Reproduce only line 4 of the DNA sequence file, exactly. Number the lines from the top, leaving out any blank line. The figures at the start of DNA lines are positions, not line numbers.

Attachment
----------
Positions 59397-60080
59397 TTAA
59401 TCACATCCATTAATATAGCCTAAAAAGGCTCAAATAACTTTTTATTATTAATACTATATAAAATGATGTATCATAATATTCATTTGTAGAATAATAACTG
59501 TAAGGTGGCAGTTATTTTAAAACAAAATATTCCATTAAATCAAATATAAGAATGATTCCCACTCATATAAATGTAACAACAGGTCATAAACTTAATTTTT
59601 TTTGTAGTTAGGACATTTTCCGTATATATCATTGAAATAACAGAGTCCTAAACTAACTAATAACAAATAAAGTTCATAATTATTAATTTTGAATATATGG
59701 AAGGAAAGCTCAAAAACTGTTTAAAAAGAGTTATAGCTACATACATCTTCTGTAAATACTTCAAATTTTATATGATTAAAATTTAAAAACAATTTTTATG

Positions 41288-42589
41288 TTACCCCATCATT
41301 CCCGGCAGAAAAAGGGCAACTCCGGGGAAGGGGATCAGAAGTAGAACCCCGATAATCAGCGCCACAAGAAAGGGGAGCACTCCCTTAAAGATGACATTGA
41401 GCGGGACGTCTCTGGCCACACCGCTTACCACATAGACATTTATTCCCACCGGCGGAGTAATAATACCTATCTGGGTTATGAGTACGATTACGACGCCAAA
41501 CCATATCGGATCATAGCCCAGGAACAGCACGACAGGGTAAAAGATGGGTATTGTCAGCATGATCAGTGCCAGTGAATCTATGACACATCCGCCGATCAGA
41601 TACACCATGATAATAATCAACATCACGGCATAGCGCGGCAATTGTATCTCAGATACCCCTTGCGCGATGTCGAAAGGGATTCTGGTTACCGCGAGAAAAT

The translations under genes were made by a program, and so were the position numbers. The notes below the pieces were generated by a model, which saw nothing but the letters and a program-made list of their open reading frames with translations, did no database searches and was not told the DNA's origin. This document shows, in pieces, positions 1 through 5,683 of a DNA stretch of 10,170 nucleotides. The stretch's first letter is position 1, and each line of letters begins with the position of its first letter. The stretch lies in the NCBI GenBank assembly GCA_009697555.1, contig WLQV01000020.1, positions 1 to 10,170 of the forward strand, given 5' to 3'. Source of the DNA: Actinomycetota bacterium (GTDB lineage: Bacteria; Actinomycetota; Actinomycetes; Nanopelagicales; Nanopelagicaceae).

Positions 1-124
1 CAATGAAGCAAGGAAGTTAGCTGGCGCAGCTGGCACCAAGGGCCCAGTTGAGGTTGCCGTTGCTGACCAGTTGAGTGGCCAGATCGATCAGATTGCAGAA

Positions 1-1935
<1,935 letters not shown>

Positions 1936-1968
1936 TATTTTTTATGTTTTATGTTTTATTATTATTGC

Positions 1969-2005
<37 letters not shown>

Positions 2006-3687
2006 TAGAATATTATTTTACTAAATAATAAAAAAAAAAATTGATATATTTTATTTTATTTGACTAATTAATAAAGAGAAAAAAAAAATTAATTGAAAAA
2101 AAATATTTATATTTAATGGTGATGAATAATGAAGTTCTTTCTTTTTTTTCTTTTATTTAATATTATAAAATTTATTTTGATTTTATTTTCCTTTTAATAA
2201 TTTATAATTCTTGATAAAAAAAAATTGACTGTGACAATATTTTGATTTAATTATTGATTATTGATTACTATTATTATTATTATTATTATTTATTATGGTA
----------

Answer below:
59501 TAAGGTGGCAGTTATTTTAAAACAAAATATTCCATTAAATCAAATATAAGAATGATTCCCACTCATATAAATGTAACAACAGGTCATAAACTTAATTTTT